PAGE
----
Says Russo: “We know that when GPR18 is stimulated, it will increase cellular migration. So in cancer, for example, if you have something that stimulates GPR18, it makes metastasis more likely. As it turns out, some years ago, cannabidiol was shown to be an antagonist of the GPR18 receptor … Because CBD is an antagonist at this receptor, it should help prevent the abnormal spread of the endometrial tissue.” 9
However, as is often the case in preclinical cannabinoid research, there are more questions than answers and nothing is quite as clear cut as it seems. Contradictory findings are not uncommon when targeting a receptor like an on/off switch. Both THC and anandamide also activate the GPR18 receptor in preclinical studies, and activation of this receptor promotes endometrial cell migration – not exactly the desired therapeutic effect for an endometriosis patient.10
Research conducted by Heather Bradshaw’s group at Indiana University suggests that endocannabinoid dysregulaton – specifically aberrant anandamide metabolism – may be a key factor in the etiology of endometriosis. And while CBD’s potential to halt endometrial cell migration is speculative at this stage, its efficacy as a painkiller is much appreciated by women with endometriosis.
Whole Plant Cannabis Not Isolates
With all this talk of individual cannabinoids and their mechanisms, it would be easy to think that the cannabis plant in its entirety has no place in treating endometriosis.
A passionate proponent of the entourage effect, Dr. Russo is adamant about the importance of whole plant cannabis medicine as a healing modality for endometriosis and other conditions.11 He maintains there are “multiple components of cannabis that can be put together in the right preparation to treat endometriosis, both in terms of symptoms, the pain, and affecting the disease process itself.”
“We’re dealing with complex problems here,” he says. “And it’s rare these days that an issue like endometriosis or cancer or diabetes is going to be successfully treated with one agent. You know, the tendency in traditional pharmacology is to pick a target and be very specific dealing with it. But it may be ignoring the bigger picture, so it’s rare that one molecular mechanism treating it is going to take care of the whole syndrome of associated symptoms.
“And this is a situation where I like to remind people that throughout human history, plants have been medicine … We’ve developed these new chemical entities – drugs – but a lot of those were related directly or indirectly to plant-based substances. And often, these are going to be not only as or more efficacious, but generally speaking, are going to have fewer side effects than some of the synthetic molecules that our bodies may not recognize or break down terrifically well. So they can tend to have a lot of associated toxicities.”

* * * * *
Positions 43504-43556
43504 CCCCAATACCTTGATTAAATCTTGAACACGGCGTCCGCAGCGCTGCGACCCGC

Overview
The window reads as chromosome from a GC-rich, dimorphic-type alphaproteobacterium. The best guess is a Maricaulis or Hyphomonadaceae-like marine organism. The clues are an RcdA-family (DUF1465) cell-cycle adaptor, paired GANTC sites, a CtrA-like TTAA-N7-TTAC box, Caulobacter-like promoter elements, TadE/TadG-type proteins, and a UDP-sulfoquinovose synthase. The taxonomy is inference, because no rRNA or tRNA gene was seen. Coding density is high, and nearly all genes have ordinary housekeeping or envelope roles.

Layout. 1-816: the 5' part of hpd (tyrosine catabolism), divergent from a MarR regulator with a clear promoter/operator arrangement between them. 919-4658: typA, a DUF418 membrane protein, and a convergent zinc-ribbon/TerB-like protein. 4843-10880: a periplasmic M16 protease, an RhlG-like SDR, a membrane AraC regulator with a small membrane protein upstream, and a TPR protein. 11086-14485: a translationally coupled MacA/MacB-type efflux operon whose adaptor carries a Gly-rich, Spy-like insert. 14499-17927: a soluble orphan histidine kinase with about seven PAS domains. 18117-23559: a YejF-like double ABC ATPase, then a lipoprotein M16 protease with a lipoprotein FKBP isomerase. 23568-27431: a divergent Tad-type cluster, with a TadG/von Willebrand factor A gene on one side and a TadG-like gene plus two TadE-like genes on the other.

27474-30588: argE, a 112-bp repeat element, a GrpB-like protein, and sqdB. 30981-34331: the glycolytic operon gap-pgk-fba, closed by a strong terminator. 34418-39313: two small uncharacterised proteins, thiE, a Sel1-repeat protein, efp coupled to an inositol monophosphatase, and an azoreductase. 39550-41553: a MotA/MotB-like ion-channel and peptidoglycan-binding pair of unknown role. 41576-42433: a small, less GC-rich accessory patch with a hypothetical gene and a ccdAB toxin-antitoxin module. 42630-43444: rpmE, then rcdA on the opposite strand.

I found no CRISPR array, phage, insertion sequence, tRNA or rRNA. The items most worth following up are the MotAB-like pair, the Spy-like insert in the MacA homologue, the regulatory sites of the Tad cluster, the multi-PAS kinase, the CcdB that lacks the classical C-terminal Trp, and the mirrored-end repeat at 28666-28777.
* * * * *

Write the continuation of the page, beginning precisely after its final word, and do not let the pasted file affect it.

Endometriosis Clinical Research
In what is possibly yet another reflection of the underrepresentation of women’s health in scientific research, thus far no clinical trials have taken place examining the efficacy of cannabis medicine in women with endometriosis.
The closest example has been a randomized placebo trial studying the effectiveness of N-Palmitoylethanolamine (PEA), another endogenous lipid signaling molecule (and a close relative of anandamide), alongside trans-polydatin (a natural precursor of resveratrol), for the treatment of chronic pelvic pain associated with endometriosis.12 The PEA/polydatin treatment showed some promise; it was more effective than a placebo in decreasing cramping, pain during intercourse, and general pelvic pain, but not as effective as a non-steroidal anti-inflammatory drug used in the trial.
Two phytocannabinoid clinical trials are in the offing. In a Spanish open label phase II trial,13 a 1:1 ratio of THC and CBD will be administered in a bid to reduce hyperalgesia in endometriosis patients. While in another phase III double blind placebo study14 patients will receive norethindrone acetate, a type of hormonal treatment, plus either 10mg or 20mg of CBD for the management of endometriosis pain.
But it will be years before sufficient robust evidence is gathered to convince the medical profession that cannabinoids are an effective way to manage endometriosis symptoms. In the meantime, cannabis will no doubt continue to play an indispensable role in the selfcare repertoire of women around the world in managing their endometriosis pain.
Dr Ethan Russo’s full interview about endocannabinoid deficiency can be heard on the podcast Cannabis Voices.
Mary Biles, a UK-based journalist, educator, and Project CBD contributing writer, is the author of The CBD Book (Harper Collins, UK).
Copyright, Project CBD. May not be reprinted without permission.